What is the work culture and environment like in consulting firms and what does it take to succeed in it?

consultingchallenges qualitiesofaconsultant
Edited on Aug 28, 2019
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Anonymous A asked on Aug 28, 2019

I am currently working at a startup that's a few years old and am starting to feel demotivated at work due to a couple of reasons. 1) There is a lack of clarity in terms of what I should be doing and how I should do it; 2) I don't find the work that I am doing particularly interesting or impactful; 3) The job pays me much less than what my current skills and qualifications demand; 4) There is a lack of clarity in terms of career progression.

It is a very startup-y environment and you often have to fight to get your voice heard, but even then, given that it is a product company, the older employees who are close to management have a majority say in everything and are given much more responsibility/power/attention across the firm. I don't see much much of a career path for myself here.

I graduated from top tier universities for both Undergrad as well as Masters (graduates of my university are at all the major top tier firms in consulting, investment banking, etc.). I have always been extremely keen on strategy consulting as a career choice.

Would like to know whether anyone at any reputed strategy consulting firm has ever faced the problems I am facing? Do you constantly have to fight for work (such as persuade management to give you good projects or fight to get your voice heard) without much direction and support?

How much of being successful in entering management consulting and progressing in it depends on your ability to be more persuasive than the person next to you, and how much of it is dependant on your actual deliverables?

Would love to hear thoughts on this!

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Vlad
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updated an answer on Aug 28, 2019
McKinsey / Accenture Alum / Got all BIG3 offers / Harvard Business School

Hi,

I will probably disappoint you but it's the same skills required everywhere. You are either running from something or trying to achieve something. If you are facing problems with communication - you'll have the same issue everywhere. It's much better to learn how to communicate better.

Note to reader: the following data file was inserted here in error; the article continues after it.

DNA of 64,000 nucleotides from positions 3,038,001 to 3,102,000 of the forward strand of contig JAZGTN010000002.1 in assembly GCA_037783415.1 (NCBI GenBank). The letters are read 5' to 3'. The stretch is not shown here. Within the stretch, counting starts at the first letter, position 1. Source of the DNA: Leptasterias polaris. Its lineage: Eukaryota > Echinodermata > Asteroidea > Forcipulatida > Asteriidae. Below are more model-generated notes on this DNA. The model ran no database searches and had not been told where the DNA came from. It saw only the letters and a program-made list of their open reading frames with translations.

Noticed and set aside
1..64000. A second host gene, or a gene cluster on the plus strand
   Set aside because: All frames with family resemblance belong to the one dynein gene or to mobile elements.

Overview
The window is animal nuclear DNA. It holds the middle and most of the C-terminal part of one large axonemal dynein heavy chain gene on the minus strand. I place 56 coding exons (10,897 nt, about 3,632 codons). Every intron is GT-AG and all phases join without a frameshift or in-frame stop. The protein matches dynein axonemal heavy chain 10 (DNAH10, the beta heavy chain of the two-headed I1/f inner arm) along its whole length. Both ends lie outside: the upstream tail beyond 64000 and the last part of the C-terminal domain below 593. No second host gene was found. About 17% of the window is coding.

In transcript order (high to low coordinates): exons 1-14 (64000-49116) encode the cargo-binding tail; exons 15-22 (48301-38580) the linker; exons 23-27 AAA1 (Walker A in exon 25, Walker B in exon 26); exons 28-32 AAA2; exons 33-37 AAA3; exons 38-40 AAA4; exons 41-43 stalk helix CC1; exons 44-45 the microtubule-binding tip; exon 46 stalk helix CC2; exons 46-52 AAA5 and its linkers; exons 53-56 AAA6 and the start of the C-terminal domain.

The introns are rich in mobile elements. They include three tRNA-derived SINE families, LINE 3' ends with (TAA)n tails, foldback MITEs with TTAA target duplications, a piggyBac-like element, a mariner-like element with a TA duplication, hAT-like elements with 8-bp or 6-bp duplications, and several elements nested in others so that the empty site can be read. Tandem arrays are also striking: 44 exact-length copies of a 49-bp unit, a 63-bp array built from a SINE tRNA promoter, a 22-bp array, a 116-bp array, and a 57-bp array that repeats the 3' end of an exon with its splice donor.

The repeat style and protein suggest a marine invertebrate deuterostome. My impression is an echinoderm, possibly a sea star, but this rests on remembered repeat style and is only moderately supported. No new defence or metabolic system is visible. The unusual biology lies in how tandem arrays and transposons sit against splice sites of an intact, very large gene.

Several points about consulting:

  • If your client is happy - you will progress. And in most of the cases it's less about deliverables, and more about communication, persuasion, implementation, etc
  • There is no clarity on the daily tasks. You need to problem solve and deliver more than expected
  • There is a hierarchy - in other words, the partner will always have the last word no matter how good your idea is
  • Career progression is very straightforward, moreover, there are many shortcuts if you are a top performer. However, the up or out policy is strict. And again it's less about your deliverables but more about networking with the right people (assuming that the deliverables are ok and the client is happy)

Now answering your second question - how to succeed:

Analyst / associate level

  • Having a good DGL / career counselor, etc. (Each company has different names). This is a person who guides your development in the company, collects the feedbacks on you, and presents your case to a promotion committee. Make sure to have a person who is organized enough to collect the feedbacks in time, who is a nice person in general and who has enough authority in the company (i.e. Senior partner - the more power he has - the better)
  • Choosing the project you work on smartly (i.e. collect the feedbacks on each and everyone prior to accepting the project)
  • Perfect technical skills (Excel, PPT, Problem Solving)
  • Good feedbacks on you from the client. Thus try to make friends with your clients (Both senior and non-senior role. Even a bad feedback from a blue collar can ruin your career)
  • Ability to manage your own standalone workstream with minimum supervision. TOP performers bring the end products that impress others
  • Being proactive - helping the team with daily routine, scheduling, etc. Participating in the office initiatives
  • Establishing relationships with your managers and partners. Ideally, you should have multiple senior partners to be excited about you and to support you)
  • Being lucky!

Manager level

A lot of the above, plus:

  • Having your client happy - this is the most important! If the client is happy - everything else will work
  • Managing multiple partners who have different opinions. Since partners have a busy schedule it becomes very tricky to synchronize them and to align the viewpoints
  • Good feedbacks from your team - having a happy team is important. Unfortunately, sometimes it's a trade-off between having your client and partner happy
  • Telling about your success on projects to others - I'm personally not a fan of this kind of selling, but I know many people who made a career using this skill

Principal level

A lot from the above, plus:

  • Having multiple clients happy
  • Having a long list of partners supporting you (More than 10)
  • Contributions to the development of the company (Knowledge, office ops, etc)
  • Selling the projects. If you manage to sell to existing clients or even bring the new clients - you are the champion.

Partner level

A lot of the above, plus:

  • Sales, sales, sales

Best!

(edited)

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Vlad

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McKinsey / Accenture Alum / Got all BIG3 offers / Harvard Business School
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